Francis, the poor Prepubescent Wonder, begins his first sad mewlings towards the power of kingship. He exerts his fledgling authority when Mary asks him to convince his father to send armies to help Scotland defend itself against the English. First, he tries to appeal to his royal douchebag-ness King Henry through reason, using the logic of risk/reward to make a case for sending troops to Scotland and quickly quelching the war. When this fails, Francis tries blunt force, challenging his father to a duel and learning the hard way that royals lie. Finally, when backed into a corner and threatened with losing the woman he finds himself loving, Francis uses the true tool of royalty--blackmail. Henry's confronted with his own son's threats, nods his head and says "finally." Finally, the weak-willed heir is using the means Henry sees as necessary. When the plans backfire and Bash lies mortally wounded, it only serves to reinforce the lesson. Kings must be ruthless, must be heartless if they are to act for what's best for their country. And even though Francis did act as correctly as he possibly could, he now sees the risk in being so frivolous.
What's interesting is that Henry is operating without knowledge of all the machinations in effect here. He is the only one politically invested in the marriage between Francis and Mary (they are in it for love, and Evil Anne Queen would prefer it not happening at all). And yet Henry remains unaware of Portugal's threatening of the engagement. So all his plottings and declarations of what a king should be like are done under the false assumption that even with inaction, his alliance with Scotland is secure. If he knew of Portugal, wouldn't he behave differently? And why wouldn't Francis use that information to spur him to action, rather than waste a trump card like Henry's infidelity?
Mary, for her part, acts with more grace and power under her situation. After all, she is already a queen, and has already been dealing with the subtle politics of court. Her very presence in the French court gives her more negotiation experience than the wispy Francis, and though out of her depth she wields her title like a champ. Mary wisely uses her inexplicable feelings for young Francis to get him on her side and working for her benefit. When that fails to work, she makes some very clever connections and attempts to buy Portugal's armies with promises of timber. It's a savvy move, and it almost pays off in the way she wants.
The trouble comes again with the lack of the entire picture. While Mary figured she was negotiating with favored bastard Tomas, who in her mind was powerless, she was actually working with a man who had just been granted the Pope's go-ahead to be the next king of Portugal. This becomes more complex when Tomas reveals he's taken a fancy to Mary, and will send her men if she marries him. Which frustratingly illustrates the lack of control Mary will always have. Though she is a queen, and knows how to operate on a national skill, Mary's sex will never allow her to have the power she is due. In the end, though she maneuvers royally, her greatest weapon will be her marriage. The timber trade would have been enough for most alliances, but this young pretty sovereign makes kings demand more.
Which, though unfortunate in it's implications, is not altogether a bad thing. Tomas is absolutely dreamy, and the thought that she would even hesitate at jumping on that Portuguese bandwagon is a bit laughable. Mary's choices are between France, with its inhospitable court and a prince who is waiting for his voice to drop, and Portugal, which offers an incredibly attractive and powerful prince who's crazy about Mary and would offer Scotland anything it asks. From the outsider perspective, the choice does not seem that difficult.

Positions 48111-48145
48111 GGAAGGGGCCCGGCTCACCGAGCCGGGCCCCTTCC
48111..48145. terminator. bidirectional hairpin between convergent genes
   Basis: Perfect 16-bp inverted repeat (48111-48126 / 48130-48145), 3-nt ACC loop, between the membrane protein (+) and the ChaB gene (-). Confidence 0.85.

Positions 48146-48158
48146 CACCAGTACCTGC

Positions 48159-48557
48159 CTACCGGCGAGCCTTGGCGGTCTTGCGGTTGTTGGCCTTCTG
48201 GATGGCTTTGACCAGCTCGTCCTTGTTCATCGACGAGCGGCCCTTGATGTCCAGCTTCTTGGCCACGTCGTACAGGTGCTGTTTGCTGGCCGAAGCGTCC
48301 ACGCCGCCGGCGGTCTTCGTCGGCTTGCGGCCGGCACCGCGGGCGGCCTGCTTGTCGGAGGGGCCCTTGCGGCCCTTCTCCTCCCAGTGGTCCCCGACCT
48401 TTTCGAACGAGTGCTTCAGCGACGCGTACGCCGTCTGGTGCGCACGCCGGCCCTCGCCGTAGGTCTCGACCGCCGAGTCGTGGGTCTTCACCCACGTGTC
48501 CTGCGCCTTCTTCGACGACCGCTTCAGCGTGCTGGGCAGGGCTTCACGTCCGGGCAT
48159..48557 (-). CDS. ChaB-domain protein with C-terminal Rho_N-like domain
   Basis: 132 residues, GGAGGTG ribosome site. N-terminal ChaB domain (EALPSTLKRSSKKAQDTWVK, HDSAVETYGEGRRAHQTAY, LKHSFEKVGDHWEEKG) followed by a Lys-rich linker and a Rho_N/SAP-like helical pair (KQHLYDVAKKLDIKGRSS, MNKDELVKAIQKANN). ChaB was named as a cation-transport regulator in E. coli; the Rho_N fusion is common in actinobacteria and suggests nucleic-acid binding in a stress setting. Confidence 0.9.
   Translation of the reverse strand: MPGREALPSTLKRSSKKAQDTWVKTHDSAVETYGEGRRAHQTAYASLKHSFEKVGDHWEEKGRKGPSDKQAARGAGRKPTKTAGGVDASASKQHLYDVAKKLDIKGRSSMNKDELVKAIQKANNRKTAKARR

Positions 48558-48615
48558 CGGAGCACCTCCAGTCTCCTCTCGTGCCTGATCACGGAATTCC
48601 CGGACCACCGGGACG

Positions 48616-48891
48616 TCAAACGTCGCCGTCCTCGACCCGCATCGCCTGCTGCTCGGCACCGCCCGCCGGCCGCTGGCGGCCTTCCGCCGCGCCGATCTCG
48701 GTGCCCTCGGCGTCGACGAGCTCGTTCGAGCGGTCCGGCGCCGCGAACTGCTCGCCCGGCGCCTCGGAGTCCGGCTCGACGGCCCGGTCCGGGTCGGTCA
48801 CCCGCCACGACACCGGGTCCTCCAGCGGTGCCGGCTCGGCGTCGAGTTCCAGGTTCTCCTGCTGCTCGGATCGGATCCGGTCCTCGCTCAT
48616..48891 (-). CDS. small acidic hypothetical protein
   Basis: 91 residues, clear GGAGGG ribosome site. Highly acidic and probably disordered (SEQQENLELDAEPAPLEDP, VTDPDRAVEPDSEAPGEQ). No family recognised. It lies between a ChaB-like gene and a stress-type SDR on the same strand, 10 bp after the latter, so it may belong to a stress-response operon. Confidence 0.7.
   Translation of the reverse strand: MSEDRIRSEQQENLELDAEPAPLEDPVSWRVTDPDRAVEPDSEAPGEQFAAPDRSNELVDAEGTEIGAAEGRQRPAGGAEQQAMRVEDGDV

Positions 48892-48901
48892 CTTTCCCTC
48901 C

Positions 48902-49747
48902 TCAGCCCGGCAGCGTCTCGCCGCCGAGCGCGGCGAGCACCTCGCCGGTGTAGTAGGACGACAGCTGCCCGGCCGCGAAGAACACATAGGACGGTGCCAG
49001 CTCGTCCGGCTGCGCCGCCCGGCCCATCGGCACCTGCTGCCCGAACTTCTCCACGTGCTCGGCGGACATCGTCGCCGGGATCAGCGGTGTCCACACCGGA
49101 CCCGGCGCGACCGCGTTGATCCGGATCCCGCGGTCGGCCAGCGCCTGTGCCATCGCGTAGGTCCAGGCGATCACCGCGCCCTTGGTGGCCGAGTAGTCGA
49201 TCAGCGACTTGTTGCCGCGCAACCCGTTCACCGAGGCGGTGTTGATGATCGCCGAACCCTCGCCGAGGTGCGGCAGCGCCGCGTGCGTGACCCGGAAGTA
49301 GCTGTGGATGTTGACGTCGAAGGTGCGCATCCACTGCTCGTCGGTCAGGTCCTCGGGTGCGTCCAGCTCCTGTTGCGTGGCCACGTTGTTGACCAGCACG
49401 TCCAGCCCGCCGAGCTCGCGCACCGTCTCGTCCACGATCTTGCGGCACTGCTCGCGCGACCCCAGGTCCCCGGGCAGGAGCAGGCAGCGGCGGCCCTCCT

Adelaide Kane somehow manages to convincingly sell Mary's discomfort with Tomas's advances, using skeptic glances and arched eyebrows to her advantage. The standout is her response to a ludicrous Latin dance sequence, as she remains stiff and uncomfortable while Tomas handsily praces around her. Still, Mary's allegiance and desires somehow remain with Francis. While Mary and Francis try to make their engagement work, Bash's wound leaves Francis feeling more incapable than ever. He kisses her in an awkward scene that looks like a middle schooler putting the moves on a teacher, and tells Mary to wed Tomas. The show ends with no one in power, save the possible exception of Nostradamus, whose patchwork visions of Portugal fighting the English start coming to fruition.
-King Henry remains the biggest tool in the toolbox, as he pressures slutty LiW to sleep with him, and starts toying with her when she asks for more time. Even if he is as good a kisser as she declare, that is NOT WORTH IT girl. Drop his royal jerkwad and move on with life.
-The complications of being a woman are continued in innocent LiW's love life, which is so boring I can't even write about it without yawning. Basically she's so poor that she needs to marry well to save her family, but she's falling in love with a servant. There you go, necessary CW parts of Reign all present and accounted for.
-Nostradamus in particular continues to be awesome, particularly when Henry tries to force him to be the amusing court psychic. Instead Nostradamus provides fortune cookie predictions until he is pressed for more, and suddenly he is bluntly and unapologetically dark. The mystery around his alliances is hinted at, which makes me wish more of this show spotlighted Nostradamus.
-Evil Anne Queen is not given many scenes this episode (much to my chagrin), but her squeal of delight at the silly Latin music more than proves her worth.